Choosing a university or college graduate program is a big decision—there are tons of options out there, and every one of them is going to have pros and cons. Add in the extensive application process and then waiting to hear whether or not you’ve been selected. While it’s important to consider the reputation of the school and the programs offered, the location is one of the most important pieces of the puzzle—what are the opportunities in that city or town while you’re in school and once you graduate?
Here are seven reasons why you should consider Colorado in your graduate program search.
Colorado is known for research universities, particularly in engineering and applied sciences, with a couple specialty schools sprinkled in. The biggest system in the state is the University of Colorado, with several campuses, and then there is the internationally recognized Colorado School of Mines, with a focus on the geosciences.
If you are even considering Colorado, chances are you enjoy spending time outside. Every major Colorado city has miles of trails to enjoy, usually within a few minutes (or less) from campus. There are paved bike paths and natural walking paths, and when you get closer to smaller towns, it’s easier to get on bigger trails for grander adventures. There’s a reason why Colorado is named the fittest state year after year.
As important as it is to study, you’ll also need to take breaks. There is so much to do in Colorado, you’ll wonder how to find time to explore it all.
In the summer and fall, there are hiking trails that range from a casual walk to summiting 14,000-foot peaks. The same peaks that are prime skiing destinations in the winter are perfect for mountain biking in the summer. Colorado may not have an ocean, but there are plenty of rivers and lakes for tubing, paddling (both whitewater and flatwater), or stand up paddleboarding. There are golf courses and frisbee golf courses, as well as plenty of parks to just hang out and enjoy the day. In the winter, try snowshoeing, skiing, or snowboarding at any one of the many resorts in the Rockies. If you are an experienced backcountry skier, head out on your own and carve your own trail.
If you want a little more direction than “go hike that mountain over there”, look no further than Rocky Mountain National Park or any one of Colorado’s 42 state parks. Rocky Mountain National Park is one of four national parks in the state (along with Black Canyon of the Gunnison, Mesa Verde, and Sand Dunes) and the state parks are scattered throughout Colorado. From the plains in the east to the mountains in the middle to the western slopes, you’ll find something different at each one. Whether you use nature as an inspiration, as a learning opportunity, or as a break from the rigors of a grad program, you’re practically guaranteed to find it in Colorado.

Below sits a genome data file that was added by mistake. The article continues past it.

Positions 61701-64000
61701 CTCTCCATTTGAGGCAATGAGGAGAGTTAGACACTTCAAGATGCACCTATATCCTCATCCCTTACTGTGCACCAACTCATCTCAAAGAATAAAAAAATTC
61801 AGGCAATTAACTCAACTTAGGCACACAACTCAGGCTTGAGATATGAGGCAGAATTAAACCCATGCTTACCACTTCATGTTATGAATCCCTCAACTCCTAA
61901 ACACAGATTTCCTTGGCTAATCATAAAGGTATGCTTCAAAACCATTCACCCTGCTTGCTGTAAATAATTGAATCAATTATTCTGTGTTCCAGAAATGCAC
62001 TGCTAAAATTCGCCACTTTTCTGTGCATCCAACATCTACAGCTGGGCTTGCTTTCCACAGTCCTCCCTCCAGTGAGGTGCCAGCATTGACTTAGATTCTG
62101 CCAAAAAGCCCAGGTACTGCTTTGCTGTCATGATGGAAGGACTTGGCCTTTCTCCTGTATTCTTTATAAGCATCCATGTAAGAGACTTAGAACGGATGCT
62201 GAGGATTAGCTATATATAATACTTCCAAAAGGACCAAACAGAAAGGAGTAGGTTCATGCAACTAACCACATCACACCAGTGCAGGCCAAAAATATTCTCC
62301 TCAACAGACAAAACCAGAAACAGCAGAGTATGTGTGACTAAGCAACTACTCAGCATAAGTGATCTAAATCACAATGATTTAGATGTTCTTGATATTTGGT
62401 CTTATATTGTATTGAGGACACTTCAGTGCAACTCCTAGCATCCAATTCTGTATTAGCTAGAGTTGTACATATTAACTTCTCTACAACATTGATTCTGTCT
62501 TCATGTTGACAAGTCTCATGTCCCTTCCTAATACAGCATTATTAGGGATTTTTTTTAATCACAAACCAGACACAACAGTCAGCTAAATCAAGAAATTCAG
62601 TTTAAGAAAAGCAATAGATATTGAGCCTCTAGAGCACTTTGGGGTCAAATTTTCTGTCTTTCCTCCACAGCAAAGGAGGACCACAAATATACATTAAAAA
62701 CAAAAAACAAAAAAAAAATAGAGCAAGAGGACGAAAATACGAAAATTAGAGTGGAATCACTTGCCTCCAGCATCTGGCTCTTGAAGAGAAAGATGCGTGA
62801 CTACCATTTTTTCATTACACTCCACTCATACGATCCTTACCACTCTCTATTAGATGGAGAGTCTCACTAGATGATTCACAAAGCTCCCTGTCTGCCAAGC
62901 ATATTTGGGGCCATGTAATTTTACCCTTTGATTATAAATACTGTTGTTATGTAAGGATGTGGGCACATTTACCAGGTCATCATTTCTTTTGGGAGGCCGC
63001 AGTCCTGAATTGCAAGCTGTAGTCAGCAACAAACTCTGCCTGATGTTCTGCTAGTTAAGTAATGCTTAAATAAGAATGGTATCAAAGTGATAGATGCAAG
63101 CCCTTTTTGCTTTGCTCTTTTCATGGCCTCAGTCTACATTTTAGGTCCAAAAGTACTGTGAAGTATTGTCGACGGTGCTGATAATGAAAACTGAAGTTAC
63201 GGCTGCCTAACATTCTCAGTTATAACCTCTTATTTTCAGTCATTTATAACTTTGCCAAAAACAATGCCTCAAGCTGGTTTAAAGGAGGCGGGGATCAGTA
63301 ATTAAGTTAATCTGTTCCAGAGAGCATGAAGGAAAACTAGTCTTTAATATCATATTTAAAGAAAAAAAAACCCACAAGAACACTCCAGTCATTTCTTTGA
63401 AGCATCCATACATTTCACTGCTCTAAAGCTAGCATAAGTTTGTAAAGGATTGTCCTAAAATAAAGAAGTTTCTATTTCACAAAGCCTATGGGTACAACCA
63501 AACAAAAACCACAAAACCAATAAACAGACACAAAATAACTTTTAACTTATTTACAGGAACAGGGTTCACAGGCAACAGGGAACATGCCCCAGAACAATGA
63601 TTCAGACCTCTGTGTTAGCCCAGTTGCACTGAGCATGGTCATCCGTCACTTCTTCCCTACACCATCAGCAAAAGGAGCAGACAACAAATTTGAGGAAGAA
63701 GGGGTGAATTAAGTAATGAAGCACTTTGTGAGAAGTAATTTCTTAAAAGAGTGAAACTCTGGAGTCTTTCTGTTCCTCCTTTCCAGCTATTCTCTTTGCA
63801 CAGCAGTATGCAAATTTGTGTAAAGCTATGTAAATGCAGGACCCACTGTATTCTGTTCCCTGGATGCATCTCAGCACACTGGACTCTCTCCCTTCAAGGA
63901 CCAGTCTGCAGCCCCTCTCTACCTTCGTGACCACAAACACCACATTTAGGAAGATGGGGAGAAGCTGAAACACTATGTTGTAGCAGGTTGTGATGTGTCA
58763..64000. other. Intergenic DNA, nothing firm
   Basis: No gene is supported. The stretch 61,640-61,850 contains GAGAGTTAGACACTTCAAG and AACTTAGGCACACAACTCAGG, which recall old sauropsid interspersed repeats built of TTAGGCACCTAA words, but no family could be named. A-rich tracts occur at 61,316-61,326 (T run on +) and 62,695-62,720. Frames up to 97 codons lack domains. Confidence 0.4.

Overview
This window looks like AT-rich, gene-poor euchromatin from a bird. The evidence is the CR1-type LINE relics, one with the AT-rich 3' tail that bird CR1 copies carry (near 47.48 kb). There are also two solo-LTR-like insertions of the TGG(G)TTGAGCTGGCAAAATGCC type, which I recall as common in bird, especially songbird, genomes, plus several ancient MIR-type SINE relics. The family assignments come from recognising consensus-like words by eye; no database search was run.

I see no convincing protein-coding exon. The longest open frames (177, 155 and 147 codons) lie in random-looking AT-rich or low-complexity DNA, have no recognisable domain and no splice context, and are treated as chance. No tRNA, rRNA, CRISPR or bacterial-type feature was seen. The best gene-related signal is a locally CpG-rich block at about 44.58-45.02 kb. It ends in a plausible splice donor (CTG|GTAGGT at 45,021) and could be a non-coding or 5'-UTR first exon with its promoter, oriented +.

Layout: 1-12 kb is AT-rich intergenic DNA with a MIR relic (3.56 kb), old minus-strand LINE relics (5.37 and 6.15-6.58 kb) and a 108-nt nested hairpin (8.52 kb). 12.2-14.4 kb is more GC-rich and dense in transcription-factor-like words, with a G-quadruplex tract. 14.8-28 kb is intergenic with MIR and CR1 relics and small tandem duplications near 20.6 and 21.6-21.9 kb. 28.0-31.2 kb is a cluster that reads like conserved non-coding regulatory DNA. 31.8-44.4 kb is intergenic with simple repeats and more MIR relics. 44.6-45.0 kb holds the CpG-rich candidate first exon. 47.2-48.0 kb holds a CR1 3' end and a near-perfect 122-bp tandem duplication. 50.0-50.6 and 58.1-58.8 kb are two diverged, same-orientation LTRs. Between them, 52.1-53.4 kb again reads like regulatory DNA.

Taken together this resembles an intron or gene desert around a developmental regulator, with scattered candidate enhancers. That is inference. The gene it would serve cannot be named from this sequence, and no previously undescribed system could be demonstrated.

A report released in September 2016 by 247WallSt.com stated that 39.2% of adults in Colorado have at least a Bachelor’s degree, second only to Massachusetts. Having a more educated employee pool is going to attract more quality employers, which means access to better jobs for you.
And better jobs mean better pay. The median household income in America is $55,775, but the median household income in Colorado is much higher—$63,909. Generally speaking, the cost of living in Colorado is a little bit higher than the national average, so making more definitely makes a difference.
Besides finding a solid program, it’s equally (if not more) important to find a job once you get out of school. The state of Colorado has the seventh lowest unemployment rate in the country, and labor department economist Ryan Gedney says that the job market has “the strongest, most consistent growth we’ve seen since the mid-’90s”.
And depending on what your career aspirations are, that job market growth might really benefit you. The key industries in Colorado, which is third in the United States in employment concentration, are: aerospace, aviation, breweries, bioscience, broadcasting/communications, energy, finance, health/wellness, and information technology. All of these industries have seen steady growth over the last couple years, and many are national hubs. Not to mention there’s also funding, mentorship opportunities, and even affordable housing for artists through Colorado Creative Industries.
Above all else, make sure you visit any potential schools. Talk with professors, current students, or even alumni about their experiences, especially after graduating. Get a feeling for the area and how easy (or not) it might be to get around. You might get a different vibe from a school when you see it in person, even if it checks all the boxes otherwise. And once you see Colorado, your most difficult decision will be which school to choose.
Originally written by RootsRated for Colorado.
Featured image provided by Zach Dischner